The Marvel Comics Character Wolverine—specifically, his regenerative powers—has inspired the development of a transparent, stretchable conductive material that also has self-healing properties. The material, which can be electrically activated to power artificial muscles, reportedly is the first to combine all of these properties.

“Creating a material with all these properties has been a puzzle for years,” said Chao Wang, an adjunct assistant professor of chemistry at University of California, Riverside, who is one of the authors of a paper describing the research published in the journal Advanced Materials. “We did that and now are just beginning to explore the applications.”

The material has potential applications in a wide range of fields, according to an article published in UC Riverside’s UCR Today. It could give robots the ability to self-heal after mechanical failure; extend the lifetime of lithium ion batteries used in electronics and electric cars; and improve biosensors used in the medical field and environmental monitoring.

Previously, other researchers had demonstrated the potential of stretchable, transparent, ionic conductors for powering artificial muscles and creating transparent loudspeakers, for example, but they did not have self-healing properties. Conventional self-healing polymers rely on non-covalent bonds, writes Sean Nealon in the UCR Today article, which are affected by electrochemical reactions that degrade the material’s performance.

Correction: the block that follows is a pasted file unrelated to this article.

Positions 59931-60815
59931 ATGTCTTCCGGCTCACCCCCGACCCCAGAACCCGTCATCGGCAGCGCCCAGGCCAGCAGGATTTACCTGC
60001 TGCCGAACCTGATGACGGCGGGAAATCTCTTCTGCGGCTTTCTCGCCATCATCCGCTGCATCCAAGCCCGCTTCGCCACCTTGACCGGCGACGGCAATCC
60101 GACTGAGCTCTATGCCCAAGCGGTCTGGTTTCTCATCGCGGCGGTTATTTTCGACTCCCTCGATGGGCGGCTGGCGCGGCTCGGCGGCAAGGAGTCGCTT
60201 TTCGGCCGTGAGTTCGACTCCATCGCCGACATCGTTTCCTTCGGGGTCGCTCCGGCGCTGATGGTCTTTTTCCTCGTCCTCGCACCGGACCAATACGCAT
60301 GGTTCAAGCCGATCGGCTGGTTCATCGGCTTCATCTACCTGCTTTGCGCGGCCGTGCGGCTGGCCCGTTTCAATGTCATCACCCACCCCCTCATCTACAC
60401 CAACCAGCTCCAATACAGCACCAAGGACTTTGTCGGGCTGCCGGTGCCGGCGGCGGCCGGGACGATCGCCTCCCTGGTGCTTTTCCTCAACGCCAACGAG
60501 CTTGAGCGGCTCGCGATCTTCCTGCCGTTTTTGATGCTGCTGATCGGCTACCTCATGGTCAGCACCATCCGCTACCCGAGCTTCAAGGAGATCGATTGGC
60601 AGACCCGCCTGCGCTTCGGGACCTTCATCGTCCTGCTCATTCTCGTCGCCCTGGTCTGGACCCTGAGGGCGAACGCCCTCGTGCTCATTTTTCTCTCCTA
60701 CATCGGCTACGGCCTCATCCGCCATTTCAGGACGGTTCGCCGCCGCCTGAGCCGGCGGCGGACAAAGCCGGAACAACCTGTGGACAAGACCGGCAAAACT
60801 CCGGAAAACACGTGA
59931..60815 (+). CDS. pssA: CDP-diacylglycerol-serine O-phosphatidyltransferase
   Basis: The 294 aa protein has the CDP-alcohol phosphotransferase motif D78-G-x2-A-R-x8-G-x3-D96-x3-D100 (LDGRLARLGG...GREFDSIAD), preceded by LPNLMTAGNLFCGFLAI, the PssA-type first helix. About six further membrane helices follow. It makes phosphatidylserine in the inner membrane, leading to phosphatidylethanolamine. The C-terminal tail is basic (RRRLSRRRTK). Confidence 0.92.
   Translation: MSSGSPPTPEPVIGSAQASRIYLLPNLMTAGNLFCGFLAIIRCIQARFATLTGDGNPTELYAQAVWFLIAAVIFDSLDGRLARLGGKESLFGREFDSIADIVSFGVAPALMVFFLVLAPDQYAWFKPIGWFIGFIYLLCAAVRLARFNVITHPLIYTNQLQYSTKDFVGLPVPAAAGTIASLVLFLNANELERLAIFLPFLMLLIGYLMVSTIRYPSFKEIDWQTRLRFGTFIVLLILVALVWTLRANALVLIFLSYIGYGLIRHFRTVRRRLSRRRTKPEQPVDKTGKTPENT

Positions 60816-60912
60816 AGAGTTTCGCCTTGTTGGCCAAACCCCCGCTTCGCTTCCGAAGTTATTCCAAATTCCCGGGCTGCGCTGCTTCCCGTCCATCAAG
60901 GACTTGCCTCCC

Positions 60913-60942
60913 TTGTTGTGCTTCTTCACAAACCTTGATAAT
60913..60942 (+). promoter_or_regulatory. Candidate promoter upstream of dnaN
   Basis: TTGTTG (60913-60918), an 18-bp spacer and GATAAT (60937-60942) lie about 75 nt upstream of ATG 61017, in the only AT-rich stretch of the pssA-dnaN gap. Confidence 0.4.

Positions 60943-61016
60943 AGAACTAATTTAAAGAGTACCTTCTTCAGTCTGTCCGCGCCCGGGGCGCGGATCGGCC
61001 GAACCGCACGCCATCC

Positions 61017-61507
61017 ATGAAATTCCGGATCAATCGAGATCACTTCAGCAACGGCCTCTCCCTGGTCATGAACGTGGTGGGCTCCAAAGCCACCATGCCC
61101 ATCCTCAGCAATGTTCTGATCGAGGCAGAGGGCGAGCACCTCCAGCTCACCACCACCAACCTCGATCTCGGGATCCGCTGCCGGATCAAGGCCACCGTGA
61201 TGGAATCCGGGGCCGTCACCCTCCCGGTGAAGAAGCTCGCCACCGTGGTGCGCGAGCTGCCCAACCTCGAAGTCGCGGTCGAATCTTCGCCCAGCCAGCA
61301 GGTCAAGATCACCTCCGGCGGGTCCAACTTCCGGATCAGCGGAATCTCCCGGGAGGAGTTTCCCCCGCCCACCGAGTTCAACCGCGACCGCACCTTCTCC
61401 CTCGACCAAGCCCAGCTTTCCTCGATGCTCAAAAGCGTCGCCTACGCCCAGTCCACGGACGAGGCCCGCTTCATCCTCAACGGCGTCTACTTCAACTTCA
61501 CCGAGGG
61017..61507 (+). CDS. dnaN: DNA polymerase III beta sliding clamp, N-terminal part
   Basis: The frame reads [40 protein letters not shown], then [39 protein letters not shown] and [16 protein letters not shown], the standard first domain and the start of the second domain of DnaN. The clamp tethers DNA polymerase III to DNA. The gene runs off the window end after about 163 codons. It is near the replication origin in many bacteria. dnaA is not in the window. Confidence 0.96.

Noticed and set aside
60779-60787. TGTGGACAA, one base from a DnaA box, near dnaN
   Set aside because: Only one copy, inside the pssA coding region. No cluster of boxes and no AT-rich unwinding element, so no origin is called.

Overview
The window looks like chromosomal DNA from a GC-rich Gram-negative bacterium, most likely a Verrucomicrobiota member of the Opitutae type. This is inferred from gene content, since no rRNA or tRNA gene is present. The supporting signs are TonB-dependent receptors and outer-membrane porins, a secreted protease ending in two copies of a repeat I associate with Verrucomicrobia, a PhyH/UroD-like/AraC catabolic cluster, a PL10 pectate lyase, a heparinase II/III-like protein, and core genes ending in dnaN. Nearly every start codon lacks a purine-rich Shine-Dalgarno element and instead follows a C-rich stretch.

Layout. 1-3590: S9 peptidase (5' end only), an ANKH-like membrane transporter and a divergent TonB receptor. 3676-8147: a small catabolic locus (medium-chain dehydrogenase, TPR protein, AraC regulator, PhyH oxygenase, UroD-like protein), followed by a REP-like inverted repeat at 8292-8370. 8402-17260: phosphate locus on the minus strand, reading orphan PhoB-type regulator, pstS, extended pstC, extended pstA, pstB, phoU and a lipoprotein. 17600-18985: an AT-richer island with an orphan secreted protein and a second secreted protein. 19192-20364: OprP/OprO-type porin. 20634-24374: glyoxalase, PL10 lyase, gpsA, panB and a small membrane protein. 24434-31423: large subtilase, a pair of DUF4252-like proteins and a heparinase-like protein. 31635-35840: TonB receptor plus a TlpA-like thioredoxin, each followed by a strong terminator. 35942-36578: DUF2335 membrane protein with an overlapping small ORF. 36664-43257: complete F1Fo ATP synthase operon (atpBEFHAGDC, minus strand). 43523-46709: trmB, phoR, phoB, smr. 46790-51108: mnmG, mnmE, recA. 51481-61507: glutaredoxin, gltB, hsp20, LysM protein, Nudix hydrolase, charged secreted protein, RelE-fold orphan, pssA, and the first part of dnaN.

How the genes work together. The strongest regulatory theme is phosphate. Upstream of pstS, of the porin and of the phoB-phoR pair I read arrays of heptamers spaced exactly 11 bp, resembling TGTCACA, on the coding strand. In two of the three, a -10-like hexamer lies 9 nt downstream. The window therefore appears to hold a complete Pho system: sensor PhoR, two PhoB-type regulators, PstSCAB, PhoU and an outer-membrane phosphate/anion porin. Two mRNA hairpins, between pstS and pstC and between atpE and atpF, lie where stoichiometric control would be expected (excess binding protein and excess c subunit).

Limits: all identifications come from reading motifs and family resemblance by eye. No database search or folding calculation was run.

Wang, who developed an interest in self-healing materials through a lifelong love of Wolverine, helped solve that problem by combining a polar, stretchable polymer with a mobile, high-ionic-strength salt, a mechanism called ion-dipole interactions.

The low-cost, easy to produce, rubber-like material can stretch 50 times its original length, writes Nealon. After being cut, it can completely re-attach, or heal, in 24 hours at room temperature.

To learn more about this research, read “A transparent, self-healing, highly stretchable ionic conductor” in Advanced Materials.

Source: www.plasticstoday.com

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